in John's gospel who enact the drama of Jesus in the world. Some of them get
it. Some of them don't. But many of the characters in John's gospel change and
grow along the way.
There's Nicodemus. He's a scholar who
is well placed politically. He's curious about Jesus, but comes to Jesus by
night when no one can see them talking. "Nicky!" says Jesus, "you
must be born from above, born again!" "Huh?" asks Nicodemus.
"I'm a grown man. How can I re-enter my mother's womb?" Jesus lights
up with loving fun, dancing almost teasingly around his friend. "Nicky,
you unimaginative literalist. The Spirit blows where it will, you can't see it
come or go. You must be born free like that." Nicodemus doesn't get it.
But later, when Jesus is attacked at
the Festival of Booths, Nicodemus speaks out to stand up to Jesus' right as a
Jew to a fair hearing. The authorities (the world) snap back at him. But when
Jesus is dead, Nicodemus helps Joseph of Arimathea with the burial of this
capital criminal. Nicodemus has caught on to something.
There's the woman at the well. She's
a heretic Samaritan, and an outcast even among the outcasts. She's alone
drawing water at noon, the hottest part of the day, when she won't risk an
encounter with one of the other women doing their chores. In violation of every
social and religious convention, Jesus speaks to her and asks her to draw water
for him. They talk, and he offers her living water. She doesn't get it. But she
listens long enough to decide he is a prophet. She listens longer, and thinks,
maybe he is the Messiah. She went home and talked about it openly, no longer embarrassed
or shamed that she was unlawfully living with her fifth husband. She's caught
on to something.
There was a sick man who had been
living on corporate welfare by the pool of Bethzatha for 38 years. "Do you
want to be made well?" Jesus asks him. He doesn't answer the question.
Instead he just makes excuses for why he's stuck there. He doesn't get it. Jesus
says, "Stand up, take up your mat and walk." He does so at once. But
it's a sabbath. Carrying your mat on the sabbath is strictly prohibited. He
ignites a firestorm of religious debate. But the next thing you know, Jesus
sees him worshipping in the temple. And John closes the passage with Jesus'
answer to the sabbath-protectors, "My Father is still working, and I also
am working. The implication, the man who
was sick for 38 years also goes out and finds some constructive work to do. Now
he begins to get it.
One more character. Peter. Throughout
John's gospel, Peter never gets it. And when the chips are down, when Jesus is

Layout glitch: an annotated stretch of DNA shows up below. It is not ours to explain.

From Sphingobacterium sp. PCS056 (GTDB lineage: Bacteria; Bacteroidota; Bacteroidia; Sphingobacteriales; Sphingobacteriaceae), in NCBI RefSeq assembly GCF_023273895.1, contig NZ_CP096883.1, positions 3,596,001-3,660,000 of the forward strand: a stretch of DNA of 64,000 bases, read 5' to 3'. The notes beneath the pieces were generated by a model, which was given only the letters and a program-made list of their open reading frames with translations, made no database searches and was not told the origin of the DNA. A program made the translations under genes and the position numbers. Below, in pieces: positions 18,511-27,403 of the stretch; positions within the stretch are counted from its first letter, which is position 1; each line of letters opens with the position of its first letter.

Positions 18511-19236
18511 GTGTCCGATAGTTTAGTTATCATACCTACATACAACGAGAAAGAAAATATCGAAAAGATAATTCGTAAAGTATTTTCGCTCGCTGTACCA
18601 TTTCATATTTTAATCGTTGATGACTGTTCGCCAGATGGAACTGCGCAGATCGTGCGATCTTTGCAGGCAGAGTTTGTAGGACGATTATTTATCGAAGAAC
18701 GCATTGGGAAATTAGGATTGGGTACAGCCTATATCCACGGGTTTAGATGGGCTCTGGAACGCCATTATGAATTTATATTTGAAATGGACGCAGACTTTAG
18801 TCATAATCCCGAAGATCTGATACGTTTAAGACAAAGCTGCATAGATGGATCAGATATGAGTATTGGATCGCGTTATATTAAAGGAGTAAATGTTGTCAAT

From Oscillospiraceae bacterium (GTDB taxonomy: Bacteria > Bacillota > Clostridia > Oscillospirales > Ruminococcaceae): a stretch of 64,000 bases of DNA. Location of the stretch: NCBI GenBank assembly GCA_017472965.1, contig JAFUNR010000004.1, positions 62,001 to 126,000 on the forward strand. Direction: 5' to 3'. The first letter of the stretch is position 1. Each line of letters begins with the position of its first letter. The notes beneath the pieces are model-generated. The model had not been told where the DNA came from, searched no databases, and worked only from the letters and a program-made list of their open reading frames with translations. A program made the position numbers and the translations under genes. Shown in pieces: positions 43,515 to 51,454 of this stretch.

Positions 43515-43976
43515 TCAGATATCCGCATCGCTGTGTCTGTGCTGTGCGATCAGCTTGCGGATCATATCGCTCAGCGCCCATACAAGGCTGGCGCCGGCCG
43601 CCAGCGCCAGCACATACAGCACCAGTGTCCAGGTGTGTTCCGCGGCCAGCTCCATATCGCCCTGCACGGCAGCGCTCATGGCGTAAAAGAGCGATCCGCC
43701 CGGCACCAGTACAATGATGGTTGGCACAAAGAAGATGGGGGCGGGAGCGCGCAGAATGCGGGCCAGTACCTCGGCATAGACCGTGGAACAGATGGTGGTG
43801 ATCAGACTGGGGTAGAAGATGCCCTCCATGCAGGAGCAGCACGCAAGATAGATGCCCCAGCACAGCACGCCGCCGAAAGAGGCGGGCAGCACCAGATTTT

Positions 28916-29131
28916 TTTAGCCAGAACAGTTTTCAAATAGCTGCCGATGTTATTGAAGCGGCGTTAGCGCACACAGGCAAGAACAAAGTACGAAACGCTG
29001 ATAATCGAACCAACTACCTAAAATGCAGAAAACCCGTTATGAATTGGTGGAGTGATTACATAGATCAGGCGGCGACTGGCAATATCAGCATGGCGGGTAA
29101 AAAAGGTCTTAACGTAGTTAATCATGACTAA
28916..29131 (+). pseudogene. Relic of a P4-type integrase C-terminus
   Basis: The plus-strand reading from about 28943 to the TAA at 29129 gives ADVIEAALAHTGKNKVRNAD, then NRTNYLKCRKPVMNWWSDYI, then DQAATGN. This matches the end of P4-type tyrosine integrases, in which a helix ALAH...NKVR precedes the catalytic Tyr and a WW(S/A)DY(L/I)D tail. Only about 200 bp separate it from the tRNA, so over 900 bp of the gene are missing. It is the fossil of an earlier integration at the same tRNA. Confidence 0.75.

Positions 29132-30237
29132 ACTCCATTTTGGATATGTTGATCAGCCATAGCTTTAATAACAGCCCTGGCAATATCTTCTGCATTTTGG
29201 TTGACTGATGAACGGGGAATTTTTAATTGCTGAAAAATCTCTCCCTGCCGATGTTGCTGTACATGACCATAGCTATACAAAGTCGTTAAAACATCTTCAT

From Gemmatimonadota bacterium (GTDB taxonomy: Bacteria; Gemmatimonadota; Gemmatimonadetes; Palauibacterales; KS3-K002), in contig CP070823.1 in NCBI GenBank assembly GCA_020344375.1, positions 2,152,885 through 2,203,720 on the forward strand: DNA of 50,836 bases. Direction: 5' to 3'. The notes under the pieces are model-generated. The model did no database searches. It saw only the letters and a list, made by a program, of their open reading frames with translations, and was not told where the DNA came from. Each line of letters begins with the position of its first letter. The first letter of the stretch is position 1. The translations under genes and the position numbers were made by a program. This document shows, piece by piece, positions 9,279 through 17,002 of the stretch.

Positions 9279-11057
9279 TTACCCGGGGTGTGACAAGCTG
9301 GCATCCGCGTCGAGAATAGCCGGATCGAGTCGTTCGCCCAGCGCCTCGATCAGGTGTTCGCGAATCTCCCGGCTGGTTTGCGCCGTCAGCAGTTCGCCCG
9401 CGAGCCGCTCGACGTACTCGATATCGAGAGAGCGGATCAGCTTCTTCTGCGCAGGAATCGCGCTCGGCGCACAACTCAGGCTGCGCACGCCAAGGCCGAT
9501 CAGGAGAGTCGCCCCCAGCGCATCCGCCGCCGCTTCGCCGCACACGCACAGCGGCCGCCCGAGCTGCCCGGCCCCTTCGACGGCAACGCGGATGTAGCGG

arrested, he denies Jesus three times—a failure and betrayal not unlike that of
Judas. After the resurrection, Jesus appears to Peter and asks him three times,
"Peter, do you love me?" And three times Peter answers, "Yes,
Lord. You know I love you." Three times Jesus empowers him, "Feed my
lambs… Tend my sheep… Feed my sheep." Peter is healed and empowered. Even
at that, Peter asks a dumb question about another, "What about him?"
referring to the disciple that Jesus loved. "None of your business,"
Jesus answers. But Peter is beginning to get it.
We see Peter in the first reading
today leading the church to pick a successor to Judas. One denier leading the
church to replace another denier. Judas could have been there with them,
continuing as one of the twelve. He just needed the humility to let Jesus heal
and empower him too.
This world, this cosmos, is a messy, ambiguous place. Humanity is a messy, ambiguous
mess. But God so loves this cosmos/this world/this humanity so much, that God
gives the Son. The Son opens his arms to everything and everyone in this
God-rejecting world, and gives us only love and healing. His purpose—that we
may be one with the Father and share in their joy.
John's gospel comes down to this from
Jesus: "As the Father has loved me,
so I have loved you, abide in my love… I have said these things to you so that
my joy may be in you, and that your joy may be complete. This is my
commandment, that you love one another as I have loved you." (15:9, 11-12)
Wow! Those are WORDS! For me, they sound with power like a symphony.
And sometimes, I get it; or I get
part of it, I, who am in the world.
We're all beginning to get it, aren't
The Mission of St. Paul's Episcopal Church is to explore and
God's infinite grace, acceptance and love.